Thursday, July 26, 2012

Choose What to Leave Out

Yet another installment from Steal Like An Artist: 10 Things Nobody Told You About Being Creative by Austin Kleon (you can find him and his awesome book here)! This chapter falls under Rule 10: Creativity is Substraction:

Choose What to Leave Out.

In this age of information abundance and overload, those who get ahead will be the folks who figure out what to leave out, so they can concentrate on what's really important to them. Nothing is more paralyzing than the idea of limitless possibilities. The idea that you can do anything is absolutely terrifying.

The way to get over creative block is to simply place some constraints on yourself. It seems contradictory, but when it comes to creative work, limitations mean freedom. Write a song on your lunch break. Paint a painting with one color. Start a business without any start-up capital. Shoot a movie with your iPhone and a few of your friends. Build a machine out of spare parts. Don't make excuses for not working - make things with the time, space, and materials you have, right now.

The right constraints can lead to your very best work. May favorite example? Dr. Seuss wrote The Car in the Hat with only 236 different words, so his editor bet him he couldn't write a book with only 50 different words. Dr. Seuss came back and won the bet with Green Eggs and Ham, one of the bestselling children's books of all time.

"Telling yourself you have all the time in the world, all the money in the world, all the colors in the palette, anything you want - that just kills creativity." --Jack White

The artist Saul Steinberg said, "What we respond to in any work of art is the artist's struggle against his or her limitations." It's often what an artist chooses to leave out that makes the art interesting. What isn't shown versus what is. It's the same for people: What makes us interesting isn't just what we've experienced, but also what we haven't experienced. The same is true when you do your work: You must embrace your limitations and keep moving.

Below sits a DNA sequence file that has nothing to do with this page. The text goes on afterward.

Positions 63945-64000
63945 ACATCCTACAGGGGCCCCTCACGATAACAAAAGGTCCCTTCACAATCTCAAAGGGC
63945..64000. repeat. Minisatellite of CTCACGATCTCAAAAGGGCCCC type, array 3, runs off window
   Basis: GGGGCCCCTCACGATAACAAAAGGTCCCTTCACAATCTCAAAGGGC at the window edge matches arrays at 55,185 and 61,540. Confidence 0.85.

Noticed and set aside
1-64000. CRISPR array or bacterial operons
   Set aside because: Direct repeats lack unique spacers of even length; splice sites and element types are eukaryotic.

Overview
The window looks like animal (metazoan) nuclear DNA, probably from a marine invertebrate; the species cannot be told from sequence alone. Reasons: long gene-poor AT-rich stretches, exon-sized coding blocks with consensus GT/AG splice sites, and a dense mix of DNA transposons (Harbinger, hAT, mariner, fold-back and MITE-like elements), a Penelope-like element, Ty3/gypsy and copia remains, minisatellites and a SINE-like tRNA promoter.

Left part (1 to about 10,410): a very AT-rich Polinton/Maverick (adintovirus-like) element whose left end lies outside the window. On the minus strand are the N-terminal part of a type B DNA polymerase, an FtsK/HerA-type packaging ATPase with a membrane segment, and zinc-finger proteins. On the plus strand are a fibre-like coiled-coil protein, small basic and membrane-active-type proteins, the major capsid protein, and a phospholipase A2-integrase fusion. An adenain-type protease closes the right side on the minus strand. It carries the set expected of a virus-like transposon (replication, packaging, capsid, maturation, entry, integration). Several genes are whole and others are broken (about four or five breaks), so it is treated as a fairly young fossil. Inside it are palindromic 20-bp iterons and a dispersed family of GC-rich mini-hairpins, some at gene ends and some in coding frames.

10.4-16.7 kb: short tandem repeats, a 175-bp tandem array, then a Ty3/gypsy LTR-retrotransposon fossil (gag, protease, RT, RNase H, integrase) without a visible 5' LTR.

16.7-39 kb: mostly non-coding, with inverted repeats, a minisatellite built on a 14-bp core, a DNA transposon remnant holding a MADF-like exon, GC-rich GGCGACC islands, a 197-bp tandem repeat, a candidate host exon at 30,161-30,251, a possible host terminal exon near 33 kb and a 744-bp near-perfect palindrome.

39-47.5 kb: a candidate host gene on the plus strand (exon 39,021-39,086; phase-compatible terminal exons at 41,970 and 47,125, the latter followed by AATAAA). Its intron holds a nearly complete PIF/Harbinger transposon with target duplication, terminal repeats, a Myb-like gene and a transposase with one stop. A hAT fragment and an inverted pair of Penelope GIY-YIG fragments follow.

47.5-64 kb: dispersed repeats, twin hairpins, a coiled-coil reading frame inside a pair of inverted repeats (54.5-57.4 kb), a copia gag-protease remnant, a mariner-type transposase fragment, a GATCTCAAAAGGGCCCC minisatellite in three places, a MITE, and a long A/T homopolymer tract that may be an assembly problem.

In the end, creativity isn't just the things we choose to put in, it's the things we choose to leave out.

Choose wisely.

And have fun.

Friday, July 20, 2012

Writer, Know Thyself

Guess what? I'm dropping Project MS.

I know, I know - you are shocked. Me, drop a project? Unheard of!

So what's my excuse this time? The simple fact that I am ruining it.

As explained in my previous post, Project MS is technically the 2nd Draft of a finished manuscript. But it needed a complete rewrite of the first half, and a complete overhaul of the Main Character, a woman who had no life.

For the past month I and said MC have struggled together to create her a family, a background, a life. But no matter how real she becomes, I have no idea how she will react when I drop her into the story. Stick her into a familial situation, no problem, but fold her into the magical diversion that is the story and I find myself forcing it. And if I have to force anything, I know I am doing something horribly wrong.

The final realization that I was, indeed, forcing came with the last scene I wrote. It flowed smoothly from my fingers, but once the scene was done I stopped and thought, "Is that really how the characters would've acted in that situation?" I still, at this very second, have no idea. I have never asked that question of a story before, and so I knew it was time to give up on the book before I ruined it further.

So I am tucking Project MS back into the trunk for another time. I am determined to finish it someday, but this is not it.